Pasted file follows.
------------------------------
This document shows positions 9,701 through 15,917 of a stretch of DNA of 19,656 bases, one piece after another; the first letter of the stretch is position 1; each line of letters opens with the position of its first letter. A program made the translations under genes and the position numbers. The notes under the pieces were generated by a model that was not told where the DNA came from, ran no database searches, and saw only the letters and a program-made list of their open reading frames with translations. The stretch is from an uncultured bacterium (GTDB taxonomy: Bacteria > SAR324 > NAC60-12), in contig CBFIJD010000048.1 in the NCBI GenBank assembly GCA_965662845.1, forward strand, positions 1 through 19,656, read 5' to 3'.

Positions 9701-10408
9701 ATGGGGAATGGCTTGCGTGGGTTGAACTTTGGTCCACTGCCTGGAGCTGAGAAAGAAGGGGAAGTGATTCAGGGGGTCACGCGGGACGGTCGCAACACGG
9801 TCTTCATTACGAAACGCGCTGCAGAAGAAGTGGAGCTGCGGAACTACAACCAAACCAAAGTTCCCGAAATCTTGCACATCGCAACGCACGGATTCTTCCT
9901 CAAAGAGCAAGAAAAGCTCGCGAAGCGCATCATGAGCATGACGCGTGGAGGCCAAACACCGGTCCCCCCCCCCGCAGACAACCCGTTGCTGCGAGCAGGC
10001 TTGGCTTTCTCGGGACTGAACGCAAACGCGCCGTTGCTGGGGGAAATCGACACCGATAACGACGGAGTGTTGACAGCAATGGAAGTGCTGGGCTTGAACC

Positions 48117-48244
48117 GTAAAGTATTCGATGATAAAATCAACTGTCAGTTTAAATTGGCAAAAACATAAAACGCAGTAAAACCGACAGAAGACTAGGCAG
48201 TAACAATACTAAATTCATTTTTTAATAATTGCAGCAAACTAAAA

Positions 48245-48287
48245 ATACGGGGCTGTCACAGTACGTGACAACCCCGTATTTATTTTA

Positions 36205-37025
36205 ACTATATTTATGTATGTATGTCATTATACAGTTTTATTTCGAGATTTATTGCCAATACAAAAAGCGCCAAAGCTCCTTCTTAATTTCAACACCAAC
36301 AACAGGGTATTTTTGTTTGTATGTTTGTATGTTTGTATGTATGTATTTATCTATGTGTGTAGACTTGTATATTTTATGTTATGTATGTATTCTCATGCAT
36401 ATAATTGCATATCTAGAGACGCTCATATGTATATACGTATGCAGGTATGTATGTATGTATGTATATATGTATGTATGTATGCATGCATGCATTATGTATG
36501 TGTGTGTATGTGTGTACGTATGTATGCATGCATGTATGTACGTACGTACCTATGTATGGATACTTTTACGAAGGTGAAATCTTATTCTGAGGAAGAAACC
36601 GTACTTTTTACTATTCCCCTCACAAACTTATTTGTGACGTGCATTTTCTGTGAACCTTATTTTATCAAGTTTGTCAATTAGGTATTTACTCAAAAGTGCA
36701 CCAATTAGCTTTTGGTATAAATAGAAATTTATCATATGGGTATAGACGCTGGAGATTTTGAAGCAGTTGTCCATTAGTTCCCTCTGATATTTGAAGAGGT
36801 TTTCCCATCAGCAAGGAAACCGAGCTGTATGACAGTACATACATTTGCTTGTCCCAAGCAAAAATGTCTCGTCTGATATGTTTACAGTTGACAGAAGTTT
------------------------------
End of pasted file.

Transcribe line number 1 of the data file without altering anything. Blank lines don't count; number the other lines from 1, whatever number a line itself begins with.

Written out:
This document shows positions 9,701 through 15,917 of a stretch of DNA of 19,656 bases, one piece after another; the first letter of the stretch is position 1; each line of letters opens with the position of its first letter. A program made the translations under genes and the position numbers. The notes under the pieces were generated by a model that was not told where the DNA came from, ran no database searches, and saw only the letters and a program-made list of their open reading frames with translations. The stretch is from an uncultured bacterium (GTDB taxonomy: Bacteria > SAR324 > NAC60-12), in contig CBFIJD010000048.1 in the NCBI GenBank assembly GCA_965662845.1, forward strand, positions 1 through 19,656, read 5' to 3'.